Scientists uncover why knee joint injury leads to osteoarthritis

Knee joint injuries are typically related to sports, such as football, rugby or ice hockey, but people often do not know that such injuries may lead to joint inflammation and post-traumatic osteoarthritis.

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University of Eastern Finland 25 October 2018

In advanced post-traumatic osteoarthritis, joint cartilage breaks down completely, causing severe joint pain, lack of mobility and even social isolation. However, the mechanisms leading to osteoarthritis are not known. Currently, it is not possible for a physician examining a patient to predict future joint condition and possible development of osteoarthritis.

In the future, however, this may be possible, as a new study from the University of Eastern Finland and Massachusetts Institute of Technology now shows that articular cartilage degenerates specifically around injury areas when the fluid flow velocity becomes excessive. The findings were reported in Scientific Reports.

The study presents a new mechanobiological model for cartilage degeneration by implementing tissue deformation and fluid flow as mechanisms for cartilage breakdown when a normal dynamic loading, such as walking, is applied to the joint. The results were compared to experimentally observed degradation of articular cartilage. Ultimately, the new model could be used to predict osteoarthritis in personal medicine, to suggest optimal rehabilitation protocols, and to improve the quality of life.

The researchers found that different mechanisms, such as fluid flow and tissue deformation, can cause cartilage degradation after a knee injury. The results obtained using the novel algorithm agreed well with the experimentally observed proteoglycan content and cell death in cartilage samples. According to the researchers, a numerical analysis shows that both fluid flow and tissue deformation are plausible mechanisms leading to osteoarthritis, but increased fluid flow from cartilage seems to be better in line with the experiments.

“Our findings indicate that after an injury in the knee and subsequent tissue loading, osteoarthritis is caused by easy leakage of proteoglycans through the injury surface by high fluid outflow,” Early Stage Researcher Gustavo A. Orozco from the University of Eastern Finland explains.

The findings are significant, and could open up new avenues for the model to be employed in the prediction of subject-specific progression of post-traumatic osteoarthritis, and in the evaluation of the effect of clinical interventions in the future. Specifically, the model could identify high and low-risk lesions in the cartilage for osteoarthritis development and suggest an optimal and individual rehabilitation protocol.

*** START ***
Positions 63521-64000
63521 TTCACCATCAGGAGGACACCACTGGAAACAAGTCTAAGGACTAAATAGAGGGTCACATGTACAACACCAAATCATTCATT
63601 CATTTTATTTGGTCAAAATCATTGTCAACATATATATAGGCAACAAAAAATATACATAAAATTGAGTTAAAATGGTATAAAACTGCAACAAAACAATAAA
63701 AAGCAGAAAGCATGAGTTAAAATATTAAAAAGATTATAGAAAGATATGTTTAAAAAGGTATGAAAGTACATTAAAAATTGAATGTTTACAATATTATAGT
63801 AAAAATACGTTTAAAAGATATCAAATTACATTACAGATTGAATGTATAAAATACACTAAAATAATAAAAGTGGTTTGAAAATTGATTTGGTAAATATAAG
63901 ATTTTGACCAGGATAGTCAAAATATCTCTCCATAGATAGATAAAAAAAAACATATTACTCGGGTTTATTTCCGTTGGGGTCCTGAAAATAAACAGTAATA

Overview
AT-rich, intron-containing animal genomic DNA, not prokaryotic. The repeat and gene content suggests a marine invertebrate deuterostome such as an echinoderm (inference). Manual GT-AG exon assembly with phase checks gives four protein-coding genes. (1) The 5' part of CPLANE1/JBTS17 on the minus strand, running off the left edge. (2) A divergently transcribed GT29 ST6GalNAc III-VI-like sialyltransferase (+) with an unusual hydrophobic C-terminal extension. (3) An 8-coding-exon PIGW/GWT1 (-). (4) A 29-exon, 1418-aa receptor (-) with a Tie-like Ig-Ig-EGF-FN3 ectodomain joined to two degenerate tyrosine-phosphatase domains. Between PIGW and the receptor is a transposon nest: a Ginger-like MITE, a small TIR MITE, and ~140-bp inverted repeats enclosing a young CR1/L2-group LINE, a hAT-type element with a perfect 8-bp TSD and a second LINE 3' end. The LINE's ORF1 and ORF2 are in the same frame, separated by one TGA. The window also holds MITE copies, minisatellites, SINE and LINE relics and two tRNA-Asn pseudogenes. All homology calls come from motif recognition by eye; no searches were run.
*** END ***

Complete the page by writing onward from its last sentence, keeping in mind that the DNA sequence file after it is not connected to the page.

The study has received funding from the European Union’s Horizon 2020 research and innovation programme under the Marie Sklodowska-Curie grant No 713645. For further information, please contact Early Stage Researcher Gustavo A. Orozco, tel: +358 50 3485018

Source University of Eastern Finland
via EurekAlert! AAAS


A novel mechanobiological model can predict how physiologically relevant dynamic loading causes proteoglycan loss in mechanically injured articular cartilage,
 PDF, Gustavo A. Orozco, Petri Tanska, Cristina Florea, Alan J. Grodzinsky & Rami K. Korhonen, Scientific Reports volume 8, Article number: 15599 (2018) DOI: 10.1038/s41598-018-33759-3. Open Access

  Further reading
The effect of constitutive representations and structural constituents of ligaments on knee joint mechanics, Orozco GA, Tanska P, Mononen ME, Halonen KS, Korhonen RK. Sci Rep. 2018 Feb 2;8(1):2323. doi: 10.1038/s41598-018-20739-w. Full text

Identification of locations susceptible to osteoarthritis in patients with anterior cruciate ligament reconstruction: Combining knee joint computational modelling with follow-up T and T2 imaging, Paul O. Bolcos, Mika E. Mononen, Matthew S. Tanaka, Mingrui Yang, Juha-Sampo Suomalainen, Mikko J. Nissi, Juha Töyräs, Benjamin Ma, Xiaojuan Li, Rami K. Korhonen. Clinical Biomechanics. doi: 10.1016/j.clinbiomech.2019.08.004. 2019/08/23. Full text

Comparison of different material models of articular cartilage in 3D computational modeling of the knee: Data from the Osteoarthritis Initiative (OAI), Klets O, Mononen ME, Tanska P, Nieminen MT, Korhonen RK, Saarakkala S. J Biomech. 2016 Dec 8;49(16):3891-3900. doi: 10.1016/j.jbiomech.2016.10.025. Epub 2016 Oct 25. Full text

Knee joint passive stiffness and moment in sagittal and frontal planes markedly increase with compression, Marouane H, Shirazi-Adl A, Adouni M. Comput Methods Biomech Biomed Engin. 2015;18(4):339-50. doi: 10.1080/10255842.2013.795555. Epub 2013 May

Altered knee joint mechanics in simple compression associated with early cartilage degeneration, Dabiri Y, Li LP. Comput Math Methods Med. 2013;2013:862903. doi: 10.1155/2013/862903. Epub 2013 Jan 29. Full text

Mechanical characterization of articular cartilage by combining magnetic resonance imaging and finite-element analysis: a potential functional imaging technique, Julkunen P, Korhonen RK, Nissi MJ, Jurvelin JS. Phys Med Biol. 2008 May 7;53(9):2425-38. doi: 10.1088/0031-9155/53/9/014. Epub 2008 Apr 17.

Also see
Activity Could Help Keep Knees Lubricated in University of Delaware, Newswise
Joint Function in University of Delaware
Investigation of connection between ACL surgery and osteoarthritis in University of Delaware

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